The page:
I’m essentially using my forearm to block the drop of the fork. It’s a good clean up, that honestly I think only magicians will notice or appreciate that I didn’t take the lazy route of just dipping my hand to the edge of the screen. It’s not always possible to do it this way, but I think whenever possible using slightly more creative ditches are better.
The last week I was at a coffee shop in Santa Maria and realized that if you lay out a fork, knife and spoon with the fork in the middle you can force the fork. While this isn’t the best stand alone trick as it’s a force of one object out of three and there is potentially some process involved, but it’s something that would be handy to have in your brain in case you ever need it.
Ask someone to touch one of them. If they touch the fork, you’re done. If they touch the knife or spoon, you have them spell that item, moving from one item to the next (forward/backwards) to an adjacent item for each letter. Due to the number of letters and how the math plays out it, they will always end on the fork (if they do it correctly).
You’ve now forced the fork, you can use that however you want.
I used to do a video series where I created magic tricks with things I found at my hotel. It’s been a long time since I’ve done one, they take a lot of energy to do. I stopped doing them pre covid, and I just made my first one in a couple of years.
It’s not the greatest trick in the world. However it’s getting me back into thinking creatively when on the road and it led to another idea with the forks.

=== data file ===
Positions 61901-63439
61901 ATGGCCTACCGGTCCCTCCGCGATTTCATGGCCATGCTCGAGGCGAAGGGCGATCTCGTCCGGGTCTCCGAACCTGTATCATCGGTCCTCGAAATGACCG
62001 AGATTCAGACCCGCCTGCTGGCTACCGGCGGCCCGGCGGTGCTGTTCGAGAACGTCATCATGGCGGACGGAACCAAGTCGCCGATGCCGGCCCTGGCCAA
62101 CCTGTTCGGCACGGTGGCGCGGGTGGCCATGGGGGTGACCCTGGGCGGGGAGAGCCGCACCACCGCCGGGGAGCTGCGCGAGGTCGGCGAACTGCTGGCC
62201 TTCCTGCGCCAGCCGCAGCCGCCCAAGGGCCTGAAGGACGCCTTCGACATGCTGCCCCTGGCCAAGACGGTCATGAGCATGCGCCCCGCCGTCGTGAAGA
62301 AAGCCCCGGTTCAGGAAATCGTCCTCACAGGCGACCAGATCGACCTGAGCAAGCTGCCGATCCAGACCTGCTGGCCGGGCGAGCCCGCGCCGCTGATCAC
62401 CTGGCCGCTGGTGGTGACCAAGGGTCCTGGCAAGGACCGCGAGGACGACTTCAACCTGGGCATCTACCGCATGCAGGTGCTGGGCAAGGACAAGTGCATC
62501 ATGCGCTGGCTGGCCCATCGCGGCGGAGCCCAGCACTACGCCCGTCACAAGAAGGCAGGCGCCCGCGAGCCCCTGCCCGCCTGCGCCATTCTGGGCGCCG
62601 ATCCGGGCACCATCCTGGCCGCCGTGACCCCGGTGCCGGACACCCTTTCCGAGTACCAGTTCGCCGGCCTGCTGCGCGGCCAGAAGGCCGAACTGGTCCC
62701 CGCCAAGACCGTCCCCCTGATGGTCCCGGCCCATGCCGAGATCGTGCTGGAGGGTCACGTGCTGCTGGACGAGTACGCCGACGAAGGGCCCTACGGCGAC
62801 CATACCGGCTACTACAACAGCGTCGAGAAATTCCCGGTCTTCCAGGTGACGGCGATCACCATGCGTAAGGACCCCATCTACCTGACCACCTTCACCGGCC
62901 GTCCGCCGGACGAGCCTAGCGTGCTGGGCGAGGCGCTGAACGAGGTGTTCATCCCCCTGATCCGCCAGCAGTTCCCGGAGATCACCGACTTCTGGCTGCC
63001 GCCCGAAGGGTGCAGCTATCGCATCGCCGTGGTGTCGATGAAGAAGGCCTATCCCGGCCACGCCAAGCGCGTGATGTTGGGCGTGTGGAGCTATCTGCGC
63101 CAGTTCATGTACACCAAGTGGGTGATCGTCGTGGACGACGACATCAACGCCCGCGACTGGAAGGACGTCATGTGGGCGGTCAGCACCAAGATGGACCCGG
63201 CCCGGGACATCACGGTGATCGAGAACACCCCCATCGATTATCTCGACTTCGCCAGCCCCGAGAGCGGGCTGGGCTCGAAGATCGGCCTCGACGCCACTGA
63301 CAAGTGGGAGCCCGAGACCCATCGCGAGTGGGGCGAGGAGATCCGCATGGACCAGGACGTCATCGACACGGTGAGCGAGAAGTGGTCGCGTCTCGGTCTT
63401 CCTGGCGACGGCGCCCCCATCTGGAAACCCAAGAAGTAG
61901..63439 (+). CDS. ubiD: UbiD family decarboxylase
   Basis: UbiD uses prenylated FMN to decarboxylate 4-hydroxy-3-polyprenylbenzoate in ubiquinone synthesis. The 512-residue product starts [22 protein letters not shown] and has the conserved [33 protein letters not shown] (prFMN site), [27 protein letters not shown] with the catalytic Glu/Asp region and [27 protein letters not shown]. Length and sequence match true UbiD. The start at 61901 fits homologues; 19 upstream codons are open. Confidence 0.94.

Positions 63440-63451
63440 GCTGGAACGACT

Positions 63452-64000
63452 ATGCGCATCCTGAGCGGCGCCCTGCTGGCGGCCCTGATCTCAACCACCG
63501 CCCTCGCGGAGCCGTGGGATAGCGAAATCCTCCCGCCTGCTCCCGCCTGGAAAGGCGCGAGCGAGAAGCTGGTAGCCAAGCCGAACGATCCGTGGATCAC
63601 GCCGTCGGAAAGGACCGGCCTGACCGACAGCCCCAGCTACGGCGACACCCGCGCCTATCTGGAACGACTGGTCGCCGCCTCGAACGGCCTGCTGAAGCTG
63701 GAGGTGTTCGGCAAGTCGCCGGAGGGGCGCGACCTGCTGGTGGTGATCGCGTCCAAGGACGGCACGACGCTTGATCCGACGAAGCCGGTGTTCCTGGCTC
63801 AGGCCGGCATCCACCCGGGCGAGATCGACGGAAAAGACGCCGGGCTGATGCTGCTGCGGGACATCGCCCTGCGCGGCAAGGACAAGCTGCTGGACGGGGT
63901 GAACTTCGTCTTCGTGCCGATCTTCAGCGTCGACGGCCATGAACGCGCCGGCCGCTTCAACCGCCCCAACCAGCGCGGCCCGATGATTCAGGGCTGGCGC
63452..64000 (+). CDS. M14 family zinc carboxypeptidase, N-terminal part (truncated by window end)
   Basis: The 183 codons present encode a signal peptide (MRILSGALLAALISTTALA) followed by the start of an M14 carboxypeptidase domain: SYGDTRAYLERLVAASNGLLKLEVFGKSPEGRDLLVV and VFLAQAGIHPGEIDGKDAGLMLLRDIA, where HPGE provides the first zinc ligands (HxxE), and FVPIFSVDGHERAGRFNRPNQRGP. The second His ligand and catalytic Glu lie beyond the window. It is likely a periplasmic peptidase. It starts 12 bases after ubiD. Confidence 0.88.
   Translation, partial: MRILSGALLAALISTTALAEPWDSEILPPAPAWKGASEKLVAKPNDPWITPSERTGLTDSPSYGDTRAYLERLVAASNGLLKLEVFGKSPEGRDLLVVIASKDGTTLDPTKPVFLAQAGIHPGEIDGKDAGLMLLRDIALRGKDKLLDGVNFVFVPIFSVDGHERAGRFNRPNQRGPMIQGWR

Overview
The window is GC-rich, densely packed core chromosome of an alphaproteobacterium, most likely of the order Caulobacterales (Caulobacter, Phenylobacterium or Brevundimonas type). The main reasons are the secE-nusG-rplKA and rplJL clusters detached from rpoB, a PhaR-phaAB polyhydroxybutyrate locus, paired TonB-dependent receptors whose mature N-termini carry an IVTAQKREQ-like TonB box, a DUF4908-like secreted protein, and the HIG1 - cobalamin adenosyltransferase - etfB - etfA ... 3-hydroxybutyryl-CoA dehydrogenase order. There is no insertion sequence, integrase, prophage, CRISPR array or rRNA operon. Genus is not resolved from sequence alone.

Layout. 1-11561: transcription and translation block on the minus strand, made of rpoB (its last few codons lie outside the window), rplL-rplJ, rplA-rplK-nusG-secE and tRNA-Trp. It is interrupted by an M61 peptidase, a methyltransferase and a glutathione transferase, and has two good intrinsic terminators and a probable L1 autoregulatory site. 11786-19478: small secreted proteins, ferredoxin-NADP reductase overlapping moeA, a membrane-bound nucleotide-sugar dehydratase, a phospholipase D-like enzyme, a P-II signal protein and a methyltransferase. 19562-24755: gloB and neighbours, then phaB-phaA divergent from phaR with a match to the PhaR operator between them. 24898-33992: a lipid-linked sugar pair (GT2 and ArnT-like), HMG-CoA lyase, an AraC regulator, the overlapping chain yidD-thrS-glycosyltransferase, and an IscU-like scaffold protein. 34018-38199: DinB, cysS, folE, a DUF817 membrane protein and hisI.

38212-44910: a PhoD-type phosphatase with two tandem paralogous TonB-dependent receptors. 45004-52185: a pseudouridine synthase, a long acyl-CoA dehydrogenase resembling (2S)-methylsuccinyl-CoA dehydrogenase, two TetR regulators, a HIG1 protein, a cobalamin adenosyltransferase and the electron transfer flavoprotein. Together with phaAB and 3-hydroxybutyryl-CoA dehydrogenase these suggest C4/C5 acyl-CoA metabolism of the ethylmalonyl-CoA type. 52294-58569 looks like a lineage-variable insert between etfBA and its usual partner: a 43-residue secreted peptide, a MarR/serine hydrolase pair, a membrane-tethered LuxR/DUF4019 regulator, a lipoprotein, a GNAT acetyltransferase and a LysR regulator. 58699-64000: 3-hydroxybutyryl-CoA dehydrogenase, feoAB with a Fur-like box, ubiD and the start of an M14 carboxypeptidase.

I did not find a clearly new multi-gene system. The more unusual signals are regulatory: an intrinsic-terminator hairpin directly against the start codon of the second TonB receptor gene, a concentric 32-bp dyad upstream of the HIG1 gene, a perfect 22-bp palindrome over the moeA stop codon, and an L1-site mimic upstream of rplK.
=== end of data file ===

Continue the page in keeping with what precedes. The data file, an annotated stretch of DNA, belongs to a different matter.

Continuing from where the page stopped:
What if you have two forks. You unwrap one and someone picks a tine and breaks it off. The second fork that is still wrapped is missing the same tine!
Methodwise you’d need to force a tine and then prebreak and reseal the other fork. easy peasy… -Louie
A few of the Seattle area magicians got together for a little magic jam before a baseball game. We were playing around with some forks and I realized you could do this with them:
This is essentially the multiplying banana move that’s done with sponge bananas, however I’m doing it with plastic forks. Normally you can’t fold a plastic fork in half, however I learned that the compostable forks you can, and they will pop back into their original straight shape.
I’m doing the thing more like Percy Abbott’s Perpetual Balls, than the banana effect. The main difference is the moment of the production. If I’m remembering right, in the banana effect you take away a banana and the next one is instantly there. With the Perpetual Balls there’s a pause before the production.
Many years ago I bought a trick in a bin of discount magic that was a change of a spoon to a fork. When I opened the package, I thought it was garbage, and as written in the instructions, it really was garbage. Then I started presenting this as a transposition between and fork and a spoon and it played much better. It’s a real fooler for audiences.
This trick has basically lived in my preshow for years, but never made it up into the main show. It was missing something. I ran the trick through a workshop group I’m in and they all thought it needed a surprise ended. They were pulling for a spork, which is funny, but I think it lacks visual contrast from a spoon or fork as an ending.
Here’s what I came up with yesterday:
I do like the surprise of the knife. Now the routine needs to be fleshed out a bit more and performed for an audience a bit and we’ll see if it goes anywhere…